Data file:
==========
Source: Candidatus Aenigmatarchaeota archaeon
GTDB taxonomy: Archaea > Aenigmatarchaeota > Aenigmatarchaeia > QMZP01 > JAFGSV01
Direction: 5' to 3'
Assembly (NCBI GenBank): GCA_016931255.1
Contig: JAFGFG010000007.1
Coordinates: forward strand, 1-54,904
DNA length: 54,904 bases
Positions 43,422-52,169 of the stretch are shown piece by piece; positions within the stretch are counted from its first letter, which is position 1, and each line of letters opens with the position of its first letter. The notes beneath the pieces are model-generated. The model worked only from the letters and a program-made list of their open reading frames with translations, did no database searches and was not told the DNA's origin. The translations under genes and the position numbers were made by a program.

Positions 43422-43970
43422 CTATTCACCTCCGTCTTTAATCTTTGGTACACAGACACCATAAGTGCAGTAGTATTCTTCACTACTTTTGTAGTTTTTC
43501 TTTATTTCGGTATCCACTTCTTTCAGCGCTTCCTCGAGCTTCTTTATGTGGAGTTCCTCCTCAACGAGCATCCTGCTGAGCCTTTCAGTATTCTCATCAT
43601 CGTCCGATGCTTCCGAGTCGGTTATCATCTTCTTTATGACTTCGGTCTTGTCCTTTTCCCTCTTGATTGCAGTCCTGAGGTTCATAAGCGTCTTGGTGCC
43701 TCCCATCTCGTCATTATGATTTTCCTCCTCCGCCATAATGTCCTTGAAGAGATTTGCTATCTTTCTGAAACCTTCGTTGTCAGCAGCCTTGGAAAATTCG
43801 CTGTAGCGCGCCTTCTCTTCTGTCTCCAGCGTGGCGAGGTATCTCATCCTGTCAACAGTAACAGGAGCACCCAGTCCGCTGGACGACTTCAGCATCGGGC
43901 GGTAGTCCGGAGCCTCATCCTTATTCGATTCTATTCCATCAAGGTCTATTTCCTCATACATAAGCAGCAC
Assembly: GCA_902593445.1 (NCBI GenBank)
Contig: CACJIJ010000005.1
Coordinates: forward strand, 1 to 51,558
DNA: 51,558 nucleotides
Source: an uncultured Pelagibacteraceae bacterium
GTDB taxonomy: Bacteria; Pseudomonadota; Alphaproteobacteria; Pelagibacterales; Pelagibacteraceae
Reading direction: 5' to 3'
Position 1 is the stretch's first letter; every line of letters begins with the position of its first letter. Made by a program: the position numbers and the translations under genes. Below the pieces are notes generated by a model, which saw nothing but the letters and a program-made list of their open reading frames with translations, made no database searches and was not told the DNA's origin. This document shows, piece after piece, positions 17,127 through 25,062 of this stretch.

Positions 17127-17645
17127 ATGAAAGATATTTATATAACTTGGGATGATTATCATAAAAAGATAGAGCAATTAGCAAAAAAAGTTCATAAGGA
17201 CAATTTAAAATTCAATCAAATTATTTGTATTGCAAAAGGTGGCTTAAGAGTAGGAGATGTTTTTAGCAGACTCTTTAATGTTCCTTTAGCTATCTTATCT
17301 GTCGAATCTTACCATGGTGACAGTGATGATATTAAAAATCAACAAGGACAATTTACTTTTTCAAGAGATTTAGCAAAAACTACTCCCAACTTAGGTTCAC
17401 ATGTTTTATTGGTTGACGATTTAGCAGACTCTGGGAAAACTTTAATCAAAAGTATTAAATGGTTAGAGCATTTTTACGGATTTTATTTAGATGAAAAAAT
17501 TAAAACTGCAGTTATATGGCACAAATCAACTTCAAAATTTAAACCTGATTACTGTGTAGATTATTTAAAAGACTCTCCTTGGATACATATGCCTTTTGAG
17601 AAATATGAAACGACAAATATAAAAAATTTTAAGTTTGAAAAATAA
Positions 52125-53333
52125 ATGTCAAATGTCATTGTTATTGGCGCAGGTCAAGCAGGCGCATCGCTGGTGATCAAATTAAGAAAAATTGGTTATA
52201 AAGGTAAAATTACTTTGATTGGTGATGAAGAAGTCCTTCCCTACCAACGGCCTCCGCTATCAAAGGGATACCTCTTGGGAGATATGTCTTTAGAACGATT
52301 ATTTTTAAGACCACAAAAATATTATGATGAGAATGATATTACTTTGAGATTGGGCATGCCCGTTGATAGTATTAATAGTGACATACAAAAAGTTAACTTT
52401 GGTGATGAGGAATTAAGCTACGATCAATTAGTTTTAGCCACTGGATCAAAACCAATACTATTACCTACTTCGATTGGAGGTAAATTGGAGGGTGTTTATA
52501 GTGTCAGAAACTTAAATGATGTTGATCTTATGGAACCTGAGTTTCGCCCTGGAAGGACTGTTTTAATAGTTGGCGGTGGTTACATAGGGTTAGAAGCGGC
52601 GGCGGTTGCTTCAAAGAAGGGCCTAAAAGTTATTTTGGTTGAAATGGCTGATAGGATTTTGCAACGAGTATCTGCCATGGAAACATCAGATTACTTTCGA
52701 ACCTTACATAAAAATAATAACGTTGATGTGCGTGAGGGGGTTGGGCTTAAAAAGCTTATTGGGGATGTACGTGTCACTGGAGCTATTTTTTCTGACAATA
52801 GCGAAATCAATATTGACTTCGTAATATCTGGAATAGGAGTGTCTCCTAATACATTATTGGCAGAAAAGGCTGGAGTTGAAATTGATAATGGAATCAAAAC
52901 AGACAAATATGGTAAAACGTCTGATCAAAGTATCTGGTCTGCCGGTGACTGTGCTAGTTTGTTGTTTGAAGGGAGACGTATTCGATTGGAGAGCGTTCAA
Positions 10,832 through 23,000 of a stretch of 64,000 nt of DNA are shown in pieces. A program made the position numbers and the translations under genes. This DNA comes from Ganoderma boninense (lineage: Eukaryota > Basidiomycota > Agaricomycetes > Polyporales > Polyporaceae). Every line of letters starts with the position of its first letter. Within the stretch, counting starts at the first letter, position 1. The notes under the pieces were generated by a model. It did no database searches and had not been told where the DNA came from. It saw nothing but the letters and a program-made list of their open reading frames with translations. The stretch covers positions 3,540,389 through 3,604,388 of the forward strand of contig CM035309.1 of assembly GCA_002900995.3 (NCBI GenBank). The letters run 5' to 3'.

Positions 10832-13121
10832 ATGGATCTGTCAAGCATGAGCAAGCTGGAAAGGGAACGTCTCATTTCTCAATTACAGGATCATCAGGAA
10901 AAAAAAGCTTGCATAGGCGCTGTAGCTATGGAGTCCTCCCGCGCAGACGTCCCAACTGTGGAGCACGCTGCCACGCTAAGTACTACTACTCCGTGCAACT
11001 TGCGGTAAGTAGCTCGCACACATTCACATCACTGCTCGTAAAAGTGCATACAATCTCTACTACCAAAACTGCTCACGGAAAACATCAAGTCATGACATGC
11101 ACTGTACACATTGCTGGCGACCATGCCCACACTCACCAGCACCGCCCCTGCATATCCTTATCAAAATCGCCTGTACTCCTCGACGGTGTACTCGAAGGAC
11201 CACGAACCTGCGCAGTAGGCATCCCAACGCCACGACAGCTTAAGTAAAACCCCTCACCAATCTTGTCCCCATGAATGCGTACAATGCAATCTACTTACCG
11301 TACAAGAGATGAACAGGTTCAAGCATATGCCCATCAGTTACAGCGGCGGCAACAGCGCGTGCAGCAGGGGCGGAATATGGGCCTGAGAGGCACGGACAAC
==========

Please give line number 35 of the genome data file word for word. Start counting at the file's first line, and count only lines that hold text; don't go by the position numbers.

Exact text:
52401 GGTGATGAGGAATTAAGCTACGATCAATTAGTTTTAGCCACTGGATCAAAACCAATACTATTACCTACTTCGATTGGAGGTAAATTGGAGGGTGTTTATA